“I guess a little bit like a linebacker in football,” he answers, when asked how it felt to deliver those patented bodychecks. “I love football. I played in high school and had to cut it short because of hockey. I loved hockey and that was my first passion. I played middle linebacker and I think if you see a lot of my hits, they’re definitely coming left to right in the open ice. I think that was my thing, to patrol the middle of the ice and keep people honest and keep them on the outside.”
Stevens has fond memories of his eight seasons with Washington, even the times when then-coach Bryan Murray had to wrap his arms around his young blueliner on the Capitals bench to prevent his emotions from getting the best of him.
“He was just trying to keep my emotions in control,” remembers Stevens. “Bryan was a fiery guy. I enjoyed Bryan as a coach. We were much the same; we usually hated to lose, loved to win. So we had some of our own battles but we are great friends to this day and keep in touch.
‘That was part of the learning process. I know Bryan likes a physical, tough player but he was the one who said, ‘Scott, we need you to stay on the ice. You can’t be in the penalty box. We can’t have you fighting too much.’ He was the one who settled me down in that area.”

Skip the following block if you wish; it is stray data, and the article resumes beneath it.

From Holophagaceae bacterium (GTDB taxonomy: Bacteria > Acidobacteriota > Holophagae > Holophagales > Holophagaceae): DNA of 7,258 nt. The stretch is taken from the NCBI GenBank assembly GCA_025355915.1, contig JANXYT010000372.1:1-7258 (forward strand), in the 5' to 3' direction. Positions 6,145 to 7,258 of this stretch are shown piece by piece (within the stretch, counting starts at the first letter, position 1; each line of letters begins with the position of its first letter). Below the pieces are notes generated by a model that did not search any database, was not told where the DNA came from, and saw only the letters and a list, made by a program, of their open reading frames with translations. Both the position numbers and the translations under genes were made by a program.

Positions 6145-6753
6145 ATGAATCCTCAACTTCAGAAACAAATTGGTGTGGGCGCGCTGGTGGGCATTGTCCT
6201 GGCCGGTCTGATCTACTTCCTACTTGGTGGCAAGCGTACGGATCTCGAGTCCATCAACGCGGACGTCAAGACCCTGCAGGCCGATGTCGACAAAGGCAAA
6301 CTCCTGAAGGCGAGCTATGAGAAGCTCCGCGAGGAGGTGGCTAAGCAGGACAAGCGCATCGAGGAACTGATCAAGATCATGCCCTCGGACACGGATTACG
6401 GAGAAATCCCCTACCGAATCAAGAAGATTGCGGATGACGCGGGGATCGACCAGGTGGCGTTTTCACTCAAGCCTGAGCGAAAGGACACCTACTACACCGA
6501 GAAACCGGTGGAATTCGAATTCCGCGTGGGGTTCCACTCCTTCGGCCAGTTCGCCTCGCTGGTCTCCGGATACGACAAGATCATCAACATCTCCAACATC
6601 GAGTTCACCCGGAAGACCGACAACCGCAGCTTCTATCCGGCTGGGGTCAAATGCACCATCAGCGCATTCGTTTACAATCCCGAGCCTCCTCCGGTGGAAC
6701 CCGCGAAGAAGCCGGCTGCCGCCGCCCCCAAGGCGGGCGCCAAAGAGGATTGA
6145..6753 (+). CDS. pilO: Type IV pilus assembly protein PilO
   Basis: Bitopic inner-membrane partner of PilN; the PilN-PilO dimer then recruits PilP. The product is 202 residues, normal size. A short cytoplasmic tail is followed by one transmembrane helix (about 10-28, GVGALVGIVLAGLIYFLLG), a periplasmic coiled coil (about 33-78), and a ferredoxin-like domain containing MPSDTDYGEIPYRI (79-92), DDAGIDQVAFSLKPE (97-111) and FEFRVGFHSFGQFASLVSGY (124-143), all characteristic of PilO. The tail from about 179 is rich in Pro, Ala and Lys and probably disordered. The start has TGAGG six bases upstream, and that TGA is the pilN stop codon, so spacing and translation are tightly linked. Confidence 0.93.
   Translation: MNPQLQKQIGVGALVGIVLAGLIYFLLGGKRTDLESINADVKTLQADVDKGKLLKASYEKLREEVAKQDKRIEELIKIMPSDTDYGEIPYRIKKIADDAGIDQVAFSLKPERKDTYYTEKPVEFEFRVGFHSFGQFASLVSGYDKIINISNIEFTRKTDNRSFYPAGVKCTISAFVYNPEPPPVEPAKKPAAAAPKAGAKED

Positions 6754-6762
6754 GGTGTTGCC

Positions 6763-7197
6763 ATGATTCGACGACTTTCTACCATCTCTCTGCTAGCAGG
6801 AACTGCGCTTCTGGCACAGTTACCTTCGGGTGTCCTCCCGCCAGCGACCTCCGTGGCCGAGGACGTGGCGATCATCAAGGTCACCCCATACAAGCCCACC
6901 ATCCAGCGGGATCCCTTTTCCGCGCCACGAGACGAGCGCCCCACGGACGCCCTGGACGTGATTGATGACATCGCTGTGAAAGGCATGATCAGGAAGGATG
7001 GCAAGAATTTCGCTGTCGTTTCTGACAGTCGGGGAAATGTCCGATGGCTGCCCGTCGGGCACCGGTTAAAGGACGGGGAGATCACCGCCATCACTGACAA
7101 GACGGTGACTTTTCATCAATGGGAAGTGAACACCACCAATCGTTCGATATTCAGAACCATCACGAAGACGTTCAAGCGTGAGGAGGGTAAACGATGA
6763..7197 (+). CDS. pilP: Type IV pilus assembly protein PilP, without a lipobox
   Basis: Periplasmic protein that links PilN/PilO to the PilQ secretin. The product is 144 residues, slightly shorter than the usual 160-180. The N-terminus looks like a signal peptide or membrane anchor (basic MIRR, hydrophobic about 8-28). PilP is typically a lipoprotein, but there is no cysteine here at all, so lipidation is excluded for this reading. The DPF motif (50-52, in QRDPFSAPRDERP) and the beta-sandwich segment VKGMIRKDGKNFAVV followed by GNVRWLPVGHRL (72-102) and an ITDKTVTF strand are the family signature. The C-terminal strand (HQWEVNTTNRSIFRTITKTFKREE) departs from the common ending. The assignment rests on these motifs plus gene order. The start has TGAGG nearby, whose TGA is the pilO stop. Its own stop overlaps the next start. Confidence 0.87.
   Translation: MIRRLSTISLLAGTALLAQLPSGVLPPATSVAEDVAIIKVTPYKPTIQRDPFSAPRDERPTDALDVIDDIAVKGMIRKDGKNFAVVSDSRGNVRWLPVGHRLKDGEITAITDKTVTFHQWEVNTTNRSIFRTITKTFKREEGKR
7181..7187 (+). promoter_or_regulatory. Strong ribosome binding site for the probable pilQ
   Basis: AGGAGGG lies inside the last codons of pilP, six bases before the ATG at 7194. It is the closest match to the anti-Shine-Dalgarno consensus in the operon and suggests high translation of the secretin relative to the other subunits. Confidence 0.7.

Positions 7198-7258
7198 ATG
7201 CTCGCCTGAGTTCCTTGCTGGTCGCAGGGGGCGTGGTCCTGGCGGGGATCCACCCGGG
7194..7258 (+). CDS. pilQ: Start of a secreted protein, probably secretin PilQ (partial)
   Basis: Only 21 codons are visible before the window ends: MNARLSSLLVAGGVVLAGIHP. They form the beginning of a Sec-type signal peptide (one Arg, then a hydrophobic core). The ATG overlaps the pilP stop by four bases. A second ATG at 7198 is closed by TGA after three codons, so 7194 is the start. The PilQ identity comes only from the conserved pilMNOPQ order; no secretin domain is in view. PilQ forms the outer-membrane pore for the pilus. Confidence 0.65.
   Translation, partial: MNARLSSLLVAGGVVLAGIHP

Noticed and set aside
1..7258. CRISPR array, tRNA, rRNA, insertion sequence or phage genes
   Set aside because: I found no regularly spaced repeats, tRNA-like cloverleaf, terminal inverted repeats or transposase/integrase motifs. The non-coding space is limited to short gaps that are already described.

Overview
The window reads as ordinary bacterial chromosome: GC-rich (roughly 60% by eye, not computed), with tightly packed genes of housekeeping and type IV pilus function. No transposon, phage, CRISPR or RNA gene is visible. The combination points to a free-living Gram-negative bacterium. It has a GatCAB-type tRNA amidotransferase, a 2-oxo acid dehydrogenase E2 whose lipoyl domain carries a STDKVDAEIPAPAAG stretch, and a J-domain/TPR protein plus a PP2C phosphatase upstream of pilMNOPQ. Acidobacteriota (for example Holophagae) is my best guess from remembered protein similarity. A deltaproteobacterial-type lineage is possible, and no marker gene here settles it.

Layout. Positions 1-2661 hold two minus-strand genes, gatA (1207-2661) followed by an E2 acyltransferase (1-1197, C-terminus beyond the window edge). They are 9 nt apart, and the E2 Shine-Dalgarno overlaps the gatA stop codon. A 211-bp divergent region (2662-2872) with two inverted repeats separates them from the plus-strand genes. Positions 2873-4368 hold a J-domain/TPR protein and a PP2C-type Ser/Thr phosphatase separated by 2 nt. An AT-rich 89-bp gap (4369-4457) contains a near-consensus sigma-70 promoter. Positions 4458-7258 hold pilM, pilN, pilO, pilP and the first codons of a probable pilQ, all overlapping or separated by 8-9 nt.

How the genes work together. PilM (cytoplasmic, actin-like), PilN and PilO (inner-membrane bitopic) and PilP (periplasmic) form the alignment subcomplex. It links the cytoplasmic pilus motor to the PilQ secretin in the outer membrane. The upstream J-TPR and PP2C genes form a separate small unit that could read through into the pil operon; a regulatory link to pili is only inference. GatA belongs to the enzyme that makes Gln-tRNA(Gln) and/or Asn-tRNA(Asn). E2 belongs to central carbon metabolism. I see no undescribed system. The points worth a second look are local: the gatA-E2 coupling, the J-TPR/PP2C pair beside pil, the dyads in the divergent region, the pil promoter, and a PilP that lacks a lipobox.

Stevens joins Langway and Larry Murphy – two of his fellow Caps blueline mates from the 1980s – as honored members of the Hockey Hall of Fame. A fourth teammate, speedy winger Mike Gartner, is also enshrined. Despite having four Hall of Famers and a solid supporting cast, the Caps of that era were never quite able to get over the playoff hump. They made the playoffs in each of Stevens’ eight years in Washington, but advanced as far as the conference finals only once.
“That’s a good question,” says Stevens, when asked what was missing from those Capitals teams. “We had a great bunch of guys and we worked hard. We were great defensively. We might have been at times a little challenged scoring and we might have been a bit challenged in the goal at times. I guess if there are two things I look at, sometimes we couldn’t score when we needed to score and at times maybe we didn’t have the save we needed to have. But there are no regrets. We made the playoffs for the first time, which was a wonderful experience. It was nice to see Washington get on the board and get out of the cellar.”
And it’s nice to see another old Capitals great get his due as one of the best players of his era.